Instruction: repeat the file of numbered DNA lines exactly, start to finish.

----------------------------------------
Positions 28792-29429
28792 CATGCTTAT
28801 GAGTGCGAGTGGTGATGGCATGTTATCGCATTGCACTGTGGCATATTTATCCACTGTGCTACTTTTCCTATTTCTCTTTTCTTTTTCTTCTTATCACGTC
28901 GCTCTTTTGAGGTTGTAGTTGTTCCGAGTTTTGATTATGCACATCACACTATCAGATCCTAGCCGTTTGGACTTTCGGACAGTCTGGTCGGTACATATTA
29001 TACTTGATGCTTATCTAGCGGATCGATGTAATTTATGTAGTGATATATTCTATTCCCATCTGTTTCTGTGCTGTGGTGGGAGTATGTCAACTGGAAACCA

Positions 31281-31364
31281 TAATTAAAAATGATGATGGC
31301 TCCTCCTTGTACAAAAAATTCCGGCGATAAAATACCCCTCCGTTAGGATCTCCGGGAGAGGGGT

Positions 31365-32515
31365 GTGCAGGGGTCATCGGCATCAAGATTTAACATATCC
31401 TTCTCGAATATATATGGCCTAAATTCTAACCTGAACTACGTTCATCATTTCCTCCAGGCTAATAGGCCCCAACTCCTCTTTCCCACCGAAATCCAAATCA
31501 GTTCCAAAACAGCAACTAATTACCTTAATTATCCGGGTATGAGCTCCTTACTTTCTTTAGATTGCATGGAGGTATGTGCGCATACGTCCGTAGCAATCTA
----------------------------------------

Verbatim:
Positions 28792-29429
28792 CATGCTTAT
28801 GAGTGCGAGTGGTGATGGCATGTTATCGCATTGCACTGTGGCATATTTATCCACTGTGCTACTTTTCCTATTTCTCTTTTCTTTTTCTTCTTATCACGTC
28901 GCTCTTTTGAGGTTGTAGTTGTTCCGAGTTTTGATTATGCACATCACACTATCAGATCCTAGCCGTTTGGACTTTCGGACAGTCTGGTCGGTACATATTA
29001 TACTTGATGCTTATCTAGCGGATCGATGTAATTTATGTAGTGATATATTCTATTCCCATCTGTTTCTGTGCTGTGGTGGGAGTATGTCAACTGGAAACCA

Positions 31281-31364
31281 TAATTAAAAATGATGATGGC
31301 TCCTCCTTGTACAAAAAATTCCGGCGATAAAATACCCCTCCGTTAGGATCTCCGGGAGAGGGGT

Positions 31365-32515
31365 GTGCAGGGGTCATCGGCATCAAGATTTAACATATCC
31401 TTCTCGAATATATATGGCCTAAATTCTAACCTGAACTACGTTCATCATTTCCTCCAGGCTAATAGGCCCCAACTCCTCTTTCCCACCGAAATCCAAATCA
31501 GTTCCAAAACAGCAACTAATTACCTTAATTATCCGGGTATGAGCTCCTTACTTTCTTTAGATTGCATGGAGGTATGTGCGCATACGTCCGTAGCAATCTA